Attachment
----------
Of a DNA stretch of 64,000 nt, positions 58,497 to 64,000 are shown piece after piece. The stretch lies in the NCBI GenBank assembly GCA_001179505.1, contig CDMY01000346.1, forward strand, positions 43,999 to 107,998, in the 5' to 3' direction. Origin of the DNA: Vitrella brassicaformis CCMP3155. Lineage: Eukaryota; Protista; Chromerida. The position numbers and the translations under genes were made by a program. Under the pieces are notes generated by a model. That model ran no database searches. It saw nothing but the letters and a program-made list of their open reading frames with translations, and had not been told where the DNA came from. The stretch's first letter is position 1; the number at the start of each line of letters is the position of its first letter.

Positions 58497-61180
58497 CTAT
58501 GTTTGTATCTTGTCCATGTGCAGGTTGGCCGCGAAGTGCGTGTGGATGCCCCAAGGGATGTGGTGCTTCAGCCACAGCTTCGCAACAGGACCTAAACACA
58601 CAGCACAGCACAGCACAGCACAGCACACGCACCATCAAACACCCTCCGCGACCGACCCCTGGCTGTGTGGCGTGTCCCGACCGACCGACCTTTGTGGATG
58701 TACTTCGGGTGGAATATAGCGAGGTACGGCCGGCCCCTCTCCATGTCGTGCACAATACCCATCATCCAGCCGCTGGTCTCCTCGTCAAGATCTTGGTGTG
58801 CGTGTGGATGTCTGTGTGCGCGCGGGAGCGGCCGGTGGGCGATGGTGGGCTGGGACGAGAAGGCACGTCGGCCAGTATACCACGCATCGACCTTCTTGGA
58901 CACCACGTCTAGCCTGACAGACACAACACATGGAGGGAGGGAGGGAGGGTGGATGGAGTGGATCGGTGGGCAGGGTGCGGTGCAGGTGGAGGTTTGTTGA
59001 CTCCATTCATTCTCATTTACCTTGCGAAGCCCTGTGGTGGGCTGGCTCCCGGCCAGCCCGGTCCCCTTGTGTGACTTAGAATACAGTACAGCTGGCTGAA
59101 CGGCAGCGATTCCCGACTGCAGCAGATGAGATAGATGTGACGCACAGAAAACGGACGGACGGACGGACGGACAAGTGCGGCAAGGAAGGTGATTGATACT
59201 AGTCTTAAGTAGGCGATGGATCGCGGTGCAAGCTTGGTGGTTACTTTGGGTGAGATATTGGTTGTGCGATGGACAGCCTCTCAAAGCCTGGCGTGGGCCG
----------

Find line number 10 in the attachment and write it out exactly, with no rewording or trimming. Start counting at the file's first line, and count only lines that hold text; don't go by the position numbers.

59101 CGGCAGCGATTCCCGACTGCAGCAGATGAGATAGATGTGACGCACAGAAAACGGACGGACGGACGGACGGACAAGTGCGGCAAGGAAGGTGATTGATACT